Husbands in forced marriages face rape charges

Husbands involved in forced marriages could face prosecution for rape under tough new laws being planned by leading Scottish Asians. As many as 300 young women are believed to be coerced into marriage against their will annually in Scotland, with violence and even murder being the result in a small number of cases. England is introducing new civil laws to ban the practice south of the border, but heads of the Islamic community in Scotland are pushing for new criminal sanctions. As well as prosecuting husbands for rape, relatives involved in forced marriages could find themselves charged with aiding and abetting a crime. Among those leading the campaign is Bashir Ahmad, a Nationalist MSP in Glasgow, who became aware of the extent of forced marriage while a councillor in the city. He said: “If forced marriages were a criminal offence it would be a real deterrent and I will be bringing forward a Private Members Bill on this. Making it a civil offence might be a good first step but it may not go far enough.”

New play canvasses women’s sexual issues

A controversial play looking addressing topics of sexuality including rape, circumcision, and homosexuality, has opened in Brussels. The play, entitled ‘The Veiled Monologues,’ was written by Dutch writer Adelheid Roosen and inspired by the American play, The Vagina Monologues. The Veiled Monologues draws on subjects of female sexuality and was developed from interviews with over 70 Muslim women in Holland, of various ethnic and cultural origins. The play is being performed in French for the first time in Brussels at the Teatre de Poche until February 9th, 2008.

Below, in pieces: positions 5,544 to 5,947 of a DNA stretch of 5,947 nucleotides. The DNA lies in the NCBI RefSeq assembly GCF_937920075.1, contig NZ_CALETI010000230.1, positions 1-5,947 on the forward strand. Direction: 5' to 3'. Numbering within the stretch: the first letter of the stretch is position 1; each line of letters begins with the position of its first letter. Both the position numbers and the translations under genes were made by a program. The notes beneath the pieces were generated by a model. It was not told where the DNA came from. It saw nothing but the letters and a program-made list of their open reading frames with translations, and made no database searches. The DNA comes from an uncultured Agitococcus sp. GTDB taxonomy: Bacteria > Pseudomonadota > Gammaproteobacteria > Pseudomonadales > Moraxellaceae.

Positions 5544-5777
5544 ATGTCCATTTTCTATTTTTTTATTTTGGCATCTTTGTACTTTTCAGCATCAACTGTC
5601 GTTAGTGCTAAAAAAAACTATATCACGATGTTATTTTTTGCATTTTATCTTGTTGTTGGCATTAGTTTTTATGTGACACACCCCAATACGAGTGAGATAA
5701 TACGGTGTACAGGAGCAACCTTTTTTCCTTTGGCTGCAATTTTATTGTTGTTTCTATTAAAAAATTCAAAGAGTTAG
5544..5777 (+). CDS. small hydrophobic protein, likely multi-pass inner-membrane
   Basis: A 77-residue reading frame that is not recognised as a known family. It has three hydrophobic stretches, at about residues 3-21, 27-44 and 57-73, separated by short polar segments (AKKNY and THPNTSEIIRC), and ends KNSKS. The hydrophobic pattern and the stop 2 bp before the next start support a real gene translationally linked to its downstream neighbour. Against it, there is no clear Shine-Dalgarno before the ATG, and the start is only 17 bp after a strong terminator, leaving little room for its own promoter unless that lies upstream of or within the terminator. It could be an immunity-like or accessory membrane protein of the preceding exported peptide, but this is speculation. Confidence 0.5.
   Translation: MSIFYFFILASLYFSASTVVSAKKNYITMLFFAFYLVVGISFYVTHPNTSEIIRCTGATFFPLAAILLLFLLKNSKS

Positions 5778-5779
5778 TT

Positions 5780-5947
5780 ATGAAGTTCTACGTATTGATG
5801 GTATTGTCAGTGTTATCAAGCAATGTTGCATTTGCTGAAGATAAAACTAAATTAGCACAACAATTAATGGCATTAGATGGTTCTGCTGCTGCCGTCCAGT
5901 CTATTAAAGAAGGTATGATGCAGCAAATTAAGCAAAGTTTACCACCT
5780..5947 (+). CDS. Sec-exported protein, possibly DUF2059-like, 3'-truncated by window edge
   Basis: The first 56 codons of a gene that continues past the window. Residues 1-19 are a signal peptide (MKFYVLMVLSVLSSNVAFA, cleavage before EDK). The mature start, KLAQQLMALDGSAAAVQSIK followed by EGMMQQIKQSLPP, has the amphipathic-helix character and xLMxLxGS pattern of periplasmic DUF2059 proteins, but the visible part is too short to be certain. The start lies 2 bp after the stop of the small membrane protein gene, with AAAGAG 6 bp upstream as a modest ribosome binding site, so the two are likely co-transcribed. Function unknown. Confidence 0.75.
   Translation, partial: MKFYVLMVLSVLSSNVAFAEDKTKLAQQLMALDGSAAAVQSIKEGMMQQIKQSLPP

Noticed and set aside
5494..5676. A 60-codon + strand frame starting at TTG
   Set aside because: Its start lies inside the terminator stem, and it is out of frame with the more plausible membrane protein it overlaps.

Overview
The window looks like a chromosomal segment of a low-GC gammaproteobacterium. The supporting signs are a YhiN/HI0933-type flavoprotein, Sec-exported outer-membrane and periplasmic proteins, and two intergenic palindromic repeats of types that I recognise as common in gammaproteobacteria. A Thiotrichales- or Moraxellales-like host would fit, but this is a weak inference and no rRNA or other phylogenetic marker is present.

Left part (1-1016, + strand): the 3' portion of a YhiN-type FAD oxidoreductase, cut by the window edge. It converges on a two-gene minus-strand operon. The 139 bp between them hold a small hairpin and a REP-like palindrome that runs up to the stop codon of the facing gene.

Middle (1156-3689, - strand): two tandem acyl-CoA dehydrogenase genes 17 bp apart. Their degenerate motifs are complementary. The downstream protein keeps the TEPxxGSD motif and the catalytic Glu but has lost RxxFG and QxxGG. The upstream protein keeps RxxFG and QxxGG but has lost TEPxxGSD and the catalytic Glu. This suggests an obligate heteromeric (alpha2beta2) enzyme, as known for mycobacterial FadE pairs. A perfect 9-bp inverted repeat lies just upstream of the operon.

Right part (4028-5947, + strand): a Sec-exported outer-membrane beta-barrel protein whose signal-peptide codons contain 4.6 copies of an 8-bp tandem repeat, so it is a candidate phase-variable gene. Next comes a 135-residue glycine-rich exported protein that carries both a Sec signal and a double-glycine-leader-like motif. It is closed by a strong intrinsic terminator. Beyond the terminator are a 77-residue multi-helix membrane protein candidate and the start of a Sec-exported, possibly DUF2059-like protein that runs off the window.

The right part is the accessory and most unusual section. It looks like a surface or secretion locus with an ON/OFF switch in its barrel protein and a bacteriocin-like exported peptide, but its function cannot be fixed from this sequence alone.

Girl’s rape lie destroyed taxi driver’s life

Aftab Ahmed, 44, of Allerton, Bradford, lost his home, livelihood, reputation and found his family relationships and marriage under strain in the 14 months it took for the lies of his 17-year-old accuser to be exposed in court. Mr Ahmed, who has a degree in political science and once worked as a police officer in Kashmir, told how a group of girls negotiated a _13 fare to take the drunken girl home to Baildon, north of the city. He gave her sister his registration and name before driving off. The trip, which should have taken 15 minutes, took three quarters of an hour because she vomited over the seats six times and Mr Ahmed was forced to stop repeatedly. Unable to find her home address, he had to knock on doors and ask for directions. At one stage, he stopped a bus to ask the driver. He also phoned the girl’s sister to tell her that she was in a poor state of health, that he was worried about leaving her at home alone and said that he would leave her in the care of neighbours. Once home, the girl called the police. The court was told that the girl had initially made the allegation because she had felt a pain in her groin area and had assumed that she had been raped. As soon as she sobered up, she realised her mistake but continued with the pretence. Mr Wilcock said: These allegations have had a profound effect on Mr Ahmed and his family. He is no longer prepared to work as a taxi driver in the evenings for fear of other allegations against him. His wife is taking tablets for depression and it has affected his position within the community. Mr. Ahmed’s life has been virtually destroyed by the allegations. The accusations have destroyed my family. It has impacted on myself, my wife and my children. To be accused of rape is the most serious crime in my religion of Islam. It is seen as worse than murder, because we are told to honour women and that they are sacrosanct. The girl was sentenced to four months in jail.